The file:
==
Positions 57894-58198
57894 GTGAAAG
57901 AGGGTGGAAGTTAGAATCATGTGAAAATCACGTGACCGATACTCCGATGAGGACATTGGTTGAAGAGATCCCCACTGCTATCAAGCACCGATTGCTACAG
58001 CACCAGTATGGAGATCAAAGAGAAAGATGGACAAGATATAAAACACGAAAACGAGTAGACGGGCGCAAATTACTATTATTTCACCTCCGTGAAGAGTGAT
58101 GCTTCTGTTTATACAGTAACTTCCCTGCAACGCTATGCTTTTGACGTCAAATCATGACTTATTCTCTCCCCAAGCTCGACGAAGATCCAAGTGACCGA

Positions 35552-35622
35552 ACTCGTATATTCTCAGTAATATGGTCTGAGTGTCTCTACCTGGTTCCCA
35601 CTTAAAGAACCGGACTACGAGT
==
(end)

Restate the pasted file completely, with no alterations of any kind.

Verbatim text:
Positions 57894-58198
57894 GTGAAAG
57901 AGGGTGGAAGTTAGAATCATGTGAAAATCACGTGACCGATACTCCGATGAGGACATTGGTTGAAGAGATCCCCACTGCTATCAAGCACCGATTGCTACAG
58001 CACCAGTATGGAGATCAAAGAGAAAGATGGACAAGATATAAAACACGAAAACGAGTAGACGGGCGCAAATTACTATTATTTCACCTCCGTGAAGAGTGAT
58101 GCTTCTGTTTATACAGTAACTTCCCTGCAACGCTATGCTTTTGACGTCAAATCATGACTTATTCTCTCCCCAAGCTCGACGAAGATCCAAGTGACCGA

Positions 35552-35622
35552 ACTCGTATATTCTCAGTAATATGGTCTGAGTGTCTCTACCTGGTTCCCA
35601 CTTAAAGAACCGGACTACGAGT